Is Your Partnership/LLC IRS Audit Ready?

While celebrating the passage of the Protecting American from Tax Hikes (PATH) Act at the end of 2015, which contained pleasant surprises extending many taxpayer-friendly provisions, you may have missed something buried in the Bipartisan Budget Act of 2015 signed into law on November 2, 2015. This “something” is a dramatic change to the way partnership tax returns will be audited by the IRS beginning in 2018, and  will impact every partnership and limited liability company (LLC) taxed as a partnership.

So what’s the big deal?  Starting in 2018, these new rules will replace the current audit rules and allow the IRS to assess and collect taxes against the partnership unless it takes steps to elect out of this new regime. That’s right:  The partnership, and not its partners, will be required to pay the tax on any audit adjustment made to the partnership’s return!

So the partnership is now liable for taxes, how does that differ from now?  If you’re still not convinced why you should care about these rules, the following are reasons to help you reconsider:

  • Unless the partnership proves otherwise, all taxes assessed at the partnership level under these new rules will be at the highest marginal tax rate applicable to its partners in that year. So, individuals will be assessed at their top rate of 39.6%, and corporations will be assessed at their top rate of 35%. Furthermore, tax-exempt partners will also be assessed unless the partnership takes steps to prove and avoid such an assessment.
  • Perhaps something even more convincing is that the assessment by the IRS for the year under audit will be reflected on the return for the year the adjustment is finalized (which could be years later), not the year under audit. So the partners in the partnership at the time of the final IRS settlement, and not the partners in the partnership for the year under audit, will bear the responsibility for payment of taxes, interest, and penalties assessed as a result of the audit.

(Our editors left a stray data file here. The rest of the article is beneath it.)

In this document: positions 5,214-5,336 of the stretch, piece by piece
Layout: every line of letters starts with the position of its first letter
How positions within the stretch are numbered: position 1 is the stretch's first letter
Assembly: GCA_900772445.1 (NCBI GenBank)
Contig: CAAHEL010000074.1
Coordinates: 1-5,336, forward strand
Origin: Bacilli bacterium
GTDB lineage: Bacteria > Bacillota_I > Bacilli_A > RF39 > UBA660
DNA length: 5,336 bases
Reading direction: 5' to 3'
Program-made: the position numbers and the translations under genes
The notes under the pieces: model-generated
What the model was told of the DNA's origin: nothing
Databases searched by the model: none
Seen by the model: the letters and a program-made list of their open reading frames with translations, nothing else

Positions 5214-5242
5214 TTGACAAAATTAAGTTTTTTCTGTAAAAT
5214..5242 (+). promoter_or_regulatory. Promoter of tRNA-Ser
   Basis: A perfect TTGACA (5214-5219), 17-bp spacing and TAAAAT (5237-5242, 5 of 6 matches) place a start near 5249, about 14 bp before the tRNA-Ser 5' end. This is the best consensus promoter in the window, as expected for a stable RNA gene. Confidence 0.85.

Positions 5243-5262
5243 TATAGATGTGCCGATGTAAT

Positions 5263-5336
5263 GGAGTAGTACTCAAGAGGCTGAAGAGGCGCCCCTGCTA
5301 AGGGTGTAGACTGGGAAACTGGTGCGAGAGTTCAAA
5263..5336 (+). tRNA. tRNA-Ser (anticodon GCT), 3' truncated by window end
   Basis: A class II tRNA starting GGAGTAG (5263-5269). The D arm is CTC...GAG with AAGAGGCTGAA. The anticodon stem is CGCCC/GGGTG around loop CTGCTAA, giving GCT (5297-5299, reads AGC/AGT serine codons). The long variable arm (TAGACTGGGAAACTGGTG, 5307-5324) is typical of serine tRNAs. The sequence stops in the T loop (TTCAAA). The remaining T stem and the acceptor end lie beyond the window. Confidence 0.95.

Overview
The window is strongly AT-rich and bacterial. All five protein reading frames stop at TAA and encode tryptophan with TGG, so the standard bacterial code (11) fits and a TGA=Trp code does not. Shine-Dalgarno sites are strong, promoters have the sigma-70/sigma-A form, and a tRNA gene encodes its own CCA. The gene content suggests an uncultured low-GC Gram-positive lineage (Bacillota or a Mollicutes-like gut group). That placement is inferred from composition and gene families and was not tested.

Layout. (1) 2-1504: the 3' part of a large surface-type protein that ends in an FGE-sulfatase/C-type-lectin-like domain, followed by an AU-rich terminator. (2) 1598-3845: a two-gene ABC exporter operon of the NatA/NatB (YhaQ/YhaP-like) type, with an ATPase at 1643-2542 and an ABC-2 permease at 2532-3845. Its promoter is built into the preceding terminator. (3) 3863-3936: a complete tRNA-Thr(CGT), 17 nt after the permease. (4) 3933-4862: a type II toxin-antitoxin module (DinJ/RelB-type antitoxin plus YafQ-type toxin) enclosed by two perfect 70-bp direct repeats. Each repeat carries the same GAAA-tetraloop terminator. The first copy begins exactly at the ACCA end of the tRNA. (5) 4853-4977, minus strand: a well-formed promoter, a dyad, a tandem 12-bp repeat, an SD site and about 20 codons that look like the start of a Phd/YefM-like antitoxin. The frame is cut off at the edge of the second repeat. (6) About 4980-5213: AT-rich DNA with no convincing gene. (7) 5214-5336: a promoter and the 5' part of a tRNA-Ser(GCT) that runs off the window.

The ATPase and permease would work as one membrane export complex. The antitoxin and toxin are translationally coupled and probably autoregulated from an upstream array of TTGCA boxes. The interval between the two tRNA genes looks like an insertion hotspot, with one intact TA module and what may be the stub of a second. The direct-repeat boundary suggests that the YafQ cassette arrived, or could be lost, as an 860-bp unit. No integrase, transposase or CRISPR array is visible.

Now that we have your attention, did you know that certain partnerships can “opt-out” of these new rules? In order to do so, they must fit the following requirements:

  • Have 100 or fewer “qualifying” partners;
    • Qualifying partners include:
      • An individual,
      • An S corporation,
      • A C corporation, or
      • An estate of a deceased partner.
      • Affirmatively elect on each timely-filed tax return to opt-out;
      • Disclose the names of all partners and their tax identification numbers; and
      • Provide the partners with the opt-out notice.

If partnerships don’t opt-out, or don’t fit the opt-out requirements under these rules, they still have the opportunity to elect out of a partnership-level assessment. This election can be made at the time the partnership receives a notice of Final Partnership Administrative Adjustment from the IRS at the conclusion of the audit. If the partnership makes this election, then the partners in the partnership for the year under audit, and not the partners in the partnership for the year in which the audit is settled, will be responsible for paying any additional taxes, interest, and penalties. However, there is a cost. The underpayment of tax interest rate used in this instance is increased by 2% over what it otherwise would have been.

Lastly, the current concept of a Tax Matters Partner (TMP) in partnership agreements is being replaced under these new rules. Instead, partnerships will designate a “partnership representative” to handle the audit and be solely responsible for all decisions associated therewith. And this partnership representative no longer has to be a partner in the partnership. So if the partnership doesn’t designate a representative under these new rules, the IRS is free to designate anyone it chooses!

There’s still more to learn as well as additional guidance on these rules to come from the IRS, but it is time for you to begin considering their impact on both existing and new agreements of which you may be a part. Reach out to your tax and legal counsel to review your partnership/LLC agreements and address how you wish to handle these new audit rules. This will be especially crucial for any partners buying in to, or exiting out of, partnerships/LLCs after 2017.

Authors: Timothy A. Kalberg, Shareholder, and Kimberly A. Woodside, Shareholder 

This blog post is a summary and is not intended as tax or legal advice. You should consult with your tax advisor to obtain specific advice with respect to your fact pattern. 

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